Wednesday, June 11, 2008

Saving Power

CFLs (Compact Fluorescent Lights) are not all they are cracked up to be. Because of certain technical reasons [pdf] they may cut your power use by a factor of four for a given light output but the power company only sees a power of two reduction on their demand. In other words the power companies have to supply power that is not charged to the users. Guess what? Electrical rates will have to go up to compensate. There is also a further technical discussion available. It is possible to fix this problem with more expensive circuits. Look for Congress' new mandate for light manufacturers, as soon as the electric company guys whisper in their ear. This is not a bad thing. Except that Congress has outlawed cheap tungsten lamps even where their low usage, no phantom (reactive) power, and low cost would make sense. Big Brother only has your best interests at heart. Just ask him.

4 comments:

LifeTrek said...

Government hasn't made one good long term decision on energy since the TVA. It's all about which special interests is loudest at the time. And we all suffer.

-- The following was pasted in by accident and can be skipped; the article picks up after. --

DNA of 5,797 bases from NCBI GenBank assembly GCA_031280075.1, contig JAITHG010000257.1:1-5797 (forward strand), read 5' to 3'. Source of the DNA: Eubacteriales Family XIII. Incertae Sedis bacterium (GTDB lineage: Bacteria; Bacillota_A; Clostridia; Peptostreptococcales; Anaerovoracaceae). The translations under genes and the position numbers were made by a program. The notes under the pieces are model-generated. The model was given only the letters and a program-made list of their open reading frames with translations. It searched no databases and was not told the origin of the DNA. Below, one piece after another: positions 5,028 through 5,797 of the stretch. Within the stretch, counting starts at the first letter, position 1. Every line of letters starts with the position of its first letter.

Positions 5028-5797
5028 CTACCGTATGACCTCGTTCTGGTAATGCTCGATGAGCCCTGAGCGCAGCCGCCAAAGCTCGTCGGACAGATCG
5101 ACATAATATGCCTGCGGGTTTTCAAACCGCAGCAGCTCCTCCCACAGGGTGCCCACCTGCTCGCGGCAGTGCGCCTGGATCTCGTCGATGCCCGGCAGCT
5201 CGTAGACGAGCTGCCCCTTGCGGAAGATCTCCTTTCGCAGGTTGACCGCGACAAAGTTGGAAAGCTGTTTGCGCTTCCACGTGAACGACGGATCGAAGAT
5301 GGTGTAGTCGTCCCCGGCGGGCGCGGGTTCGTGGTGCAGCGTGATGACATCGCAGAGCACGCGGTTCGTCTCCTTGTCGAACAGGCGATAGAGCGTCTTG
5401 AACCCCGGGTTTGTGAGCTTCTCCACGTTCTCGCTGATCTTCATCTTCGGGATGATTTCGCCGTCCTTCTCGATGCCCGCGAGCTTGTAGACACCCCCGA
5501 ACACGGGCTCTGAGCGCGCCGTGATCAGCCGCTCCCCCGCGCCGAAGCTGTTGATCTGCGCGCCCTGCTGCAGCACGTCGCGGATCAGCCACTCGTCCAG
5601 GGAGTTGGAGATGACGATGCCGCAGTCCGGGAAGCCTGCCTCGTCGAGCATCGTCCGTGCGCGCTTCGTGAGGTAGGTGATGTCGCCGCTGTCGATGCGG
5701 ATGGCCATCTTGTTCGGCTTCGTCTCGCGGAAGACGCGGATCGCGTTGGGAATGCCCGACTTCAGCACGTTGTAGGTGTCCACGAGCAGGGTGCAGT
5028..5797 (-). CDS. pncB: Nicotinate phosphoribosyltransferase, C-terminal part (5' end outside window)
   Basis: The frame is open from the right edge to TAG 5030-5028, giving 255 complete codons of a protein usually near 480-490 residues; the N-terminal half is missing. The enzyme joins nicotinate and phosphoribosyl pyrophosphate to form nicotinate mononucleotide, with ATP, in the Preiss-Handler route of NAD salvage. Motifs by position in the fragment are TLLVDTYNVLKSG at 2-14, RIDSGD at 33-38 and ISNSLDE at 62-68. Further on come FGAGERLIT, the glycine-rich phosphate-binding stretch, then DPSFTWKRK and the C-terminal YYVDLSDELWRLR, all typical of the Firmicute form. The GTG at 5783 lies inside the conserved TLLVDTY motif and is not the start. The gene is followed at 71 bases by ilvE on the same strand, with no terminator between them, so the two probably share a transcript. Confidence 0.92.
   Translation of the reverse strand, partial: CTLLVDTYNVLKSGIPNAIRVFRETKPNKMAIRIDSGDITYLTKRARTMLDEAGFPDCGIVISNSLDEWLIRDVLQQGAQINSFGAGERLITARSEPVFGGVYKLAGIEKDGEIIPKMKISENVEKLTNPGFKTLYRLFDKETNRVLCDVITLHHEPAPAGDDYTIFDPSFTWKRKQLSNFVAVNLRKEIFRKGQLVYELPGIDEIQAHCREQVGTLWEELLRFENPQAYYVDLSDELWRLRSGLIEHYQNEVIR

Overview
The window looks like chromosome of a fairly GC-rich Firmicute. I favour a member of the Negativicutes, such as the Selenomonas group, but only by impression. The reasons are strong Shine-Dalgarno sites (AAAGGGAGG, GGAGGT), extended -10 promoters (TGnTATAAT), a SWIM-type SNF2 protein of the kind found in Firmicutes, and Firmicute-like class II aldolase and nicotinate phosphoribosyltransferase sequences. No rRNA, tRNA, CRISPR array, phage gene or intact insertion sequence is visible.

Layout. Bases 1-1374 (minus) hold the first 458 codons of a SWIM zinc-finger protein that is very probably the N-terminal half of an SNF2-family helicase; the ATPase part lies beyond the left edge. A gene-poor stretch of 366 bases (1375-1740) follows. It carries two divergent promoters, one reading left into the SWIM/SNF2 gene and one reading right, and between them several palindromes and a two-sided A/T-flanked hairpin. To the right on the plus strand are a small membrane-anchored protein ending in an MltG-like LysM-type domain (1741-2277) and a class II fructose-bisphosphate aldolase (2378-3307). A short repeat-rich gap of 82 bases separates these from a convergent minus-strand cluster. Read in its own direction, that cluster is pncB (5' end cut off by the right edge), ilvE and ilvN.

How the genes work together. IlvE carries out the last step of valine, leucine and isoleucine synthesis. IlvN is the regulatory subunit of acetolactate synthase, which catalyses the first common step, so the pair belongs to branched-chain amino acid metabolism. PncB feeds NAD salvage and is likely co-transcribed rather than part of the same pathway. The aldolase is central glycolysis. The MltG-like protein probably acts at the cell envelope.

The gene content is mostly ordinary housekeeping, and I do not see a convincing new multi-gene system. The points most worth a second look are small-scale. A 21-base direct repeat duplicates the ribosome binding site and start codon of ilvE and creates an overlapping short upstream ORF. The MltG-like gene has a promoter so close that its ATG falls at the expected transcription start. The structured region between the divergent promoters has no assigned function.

David

linearthinker said...

The wisdom of TVA is arguable.

David said...

Imagine being the utility-industry lobbyist who has to explain power factor to congressmen (or worse, state legislators)...

AMcGuinn said...

If I understand the article right, it doesn't say that more electricity generation is needed than the 25%, but that low power-factor loads use more "grid capacity", that is, transmission capacity. i.e. a power system that goes from supplying nothing but incandescent light to nothing but CFLs needs 25% as much generation but 50% as much transmission cable as before.

Is this right? (Sorry for jumping in so late, I've been out of touch for a while).